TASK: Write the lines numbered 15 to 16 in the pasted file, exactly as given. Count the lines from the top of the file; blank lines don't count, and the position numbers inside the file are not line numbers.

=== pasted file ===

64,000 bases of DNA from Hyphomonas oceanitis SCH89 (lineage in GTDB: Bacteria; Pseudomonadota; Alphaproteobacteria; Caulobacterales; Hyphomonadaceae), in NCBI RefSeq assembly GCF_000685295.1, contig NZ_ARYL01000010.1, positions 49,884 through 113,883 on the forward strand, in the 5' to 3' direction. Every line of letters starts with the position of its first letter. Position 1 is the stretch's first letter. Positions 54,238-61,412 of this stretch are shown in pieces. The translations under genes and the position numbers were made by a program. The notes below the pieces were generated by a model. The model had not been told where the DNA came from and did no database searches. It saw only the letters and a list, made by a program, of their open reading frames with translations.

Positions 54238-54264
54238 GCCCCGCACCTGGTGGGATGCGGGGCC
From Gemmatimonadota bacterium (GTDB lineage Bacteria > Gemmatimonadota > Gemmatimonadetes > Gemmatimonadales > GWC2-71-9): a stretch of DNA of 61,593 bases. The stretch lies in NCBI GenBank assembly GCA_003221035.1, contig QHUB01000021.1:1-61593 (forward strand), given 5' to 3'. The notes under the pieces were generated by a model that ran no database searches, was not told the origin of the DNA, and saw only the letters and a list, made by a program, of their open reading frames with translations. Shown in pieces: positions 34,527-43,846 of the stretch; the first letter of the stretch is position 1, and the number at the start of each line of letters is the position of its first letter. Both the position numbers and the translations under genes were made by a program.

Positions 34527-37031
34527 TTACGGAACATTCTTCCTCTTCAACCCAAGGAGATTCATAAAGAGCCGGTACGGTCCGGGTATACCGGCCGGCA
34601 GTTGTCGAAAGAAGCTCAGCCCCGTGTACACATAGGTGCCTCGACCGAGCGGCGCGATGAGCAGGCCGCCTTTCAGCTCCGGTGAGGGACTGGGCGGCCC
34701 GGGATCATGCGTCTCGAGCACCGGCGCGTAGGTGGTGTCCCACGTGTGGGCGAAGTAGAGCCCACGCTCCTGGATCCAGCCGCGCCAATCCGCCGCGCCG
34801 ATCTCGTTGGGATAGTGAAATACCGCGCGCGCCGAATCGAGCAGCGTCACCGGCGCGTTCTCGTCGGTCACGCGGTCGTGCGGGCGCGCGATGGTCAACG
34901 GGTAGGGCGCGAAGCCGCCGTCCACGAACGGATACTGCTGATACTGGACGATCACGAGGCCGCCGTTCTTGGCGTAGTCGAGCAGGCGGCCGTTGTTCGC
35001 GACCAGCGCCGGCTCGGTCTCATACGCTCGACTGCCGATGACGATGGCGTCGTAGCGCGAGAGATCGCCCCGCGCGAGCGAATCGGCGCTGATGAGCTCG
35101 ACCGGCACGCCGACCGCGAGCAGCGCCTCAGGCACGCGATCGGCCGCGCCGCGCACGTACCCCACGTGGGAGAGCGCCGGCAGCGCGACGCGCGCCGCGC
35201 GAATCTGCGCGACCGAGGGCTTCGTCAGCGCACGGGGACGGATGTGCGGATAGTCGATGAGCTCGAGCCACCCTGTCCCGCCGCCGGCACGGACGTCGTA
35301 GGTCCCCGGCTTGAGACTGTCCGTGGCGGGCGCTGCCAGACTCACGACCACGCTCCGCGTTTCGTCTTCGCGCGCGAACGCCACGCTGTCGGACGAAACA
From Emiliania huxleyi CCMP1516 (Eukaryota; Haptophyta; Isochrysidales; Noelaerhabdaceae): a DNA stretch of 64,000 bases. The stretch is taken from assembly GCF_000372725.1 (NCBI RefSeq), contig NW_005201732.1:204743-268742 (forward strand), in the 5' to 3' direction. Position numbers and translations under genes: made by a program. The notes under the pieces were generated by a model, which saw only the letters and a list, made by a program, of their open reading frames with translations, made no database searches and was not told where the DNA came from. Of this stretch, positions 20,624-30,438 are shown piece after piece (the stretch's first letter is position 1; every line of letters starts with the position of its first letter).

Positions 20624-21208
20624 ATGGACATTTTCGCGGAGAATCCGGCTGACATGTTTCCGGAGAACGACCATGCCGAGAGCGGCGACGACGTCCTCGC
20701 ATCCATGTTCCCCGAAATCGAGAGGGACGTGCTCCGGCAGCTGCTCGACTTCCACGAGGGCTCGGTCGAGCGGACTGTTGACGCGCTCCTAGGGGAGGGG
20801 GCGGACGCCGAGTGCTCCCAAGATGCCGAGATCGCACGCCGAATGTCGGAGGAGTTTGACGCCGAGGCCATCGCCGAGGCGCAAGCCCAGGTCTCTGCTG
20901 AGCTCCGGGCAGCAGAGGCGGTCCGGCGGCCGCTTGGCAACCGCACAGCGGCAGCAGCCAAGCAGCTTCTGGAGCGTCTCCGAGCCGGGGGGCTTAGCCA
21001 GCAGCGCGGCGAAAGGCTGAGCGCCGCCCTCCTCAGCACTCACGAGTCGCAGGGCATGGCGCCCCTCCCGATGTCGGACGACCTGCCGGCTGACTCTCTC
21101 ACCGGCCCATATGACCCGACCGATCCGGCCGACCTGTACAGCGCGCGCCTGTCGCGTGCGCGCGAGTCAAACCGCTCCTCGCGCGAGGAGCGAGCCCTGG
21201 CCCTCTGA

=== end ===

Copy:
From Emiliania huxleyi CCMP1516 (Eukaryota; Haptophyta; Isochrysidales; Noelaerhabdaceae): a DNA stretch of 64,000 bases. The stretch is taken from assembly GCF_000372725.1 (NCBI RefSeq), contig NW_005201732.1:204743-268742 (forward strand), in the 5' to 3' direction. Position numbers and translations under genes: made by a program. The notes under the pieces were generated by a model, which saw only the letters and a list, made by a program, of their open reading frames with translations, made no database searches and was not told where the DNA came from. Of this stretch, positions 20,624-30,438 are shown piece after piece (the stretch's first letter is position 1; every line of letters starts with the position of its first letter).

Positions 20624-21208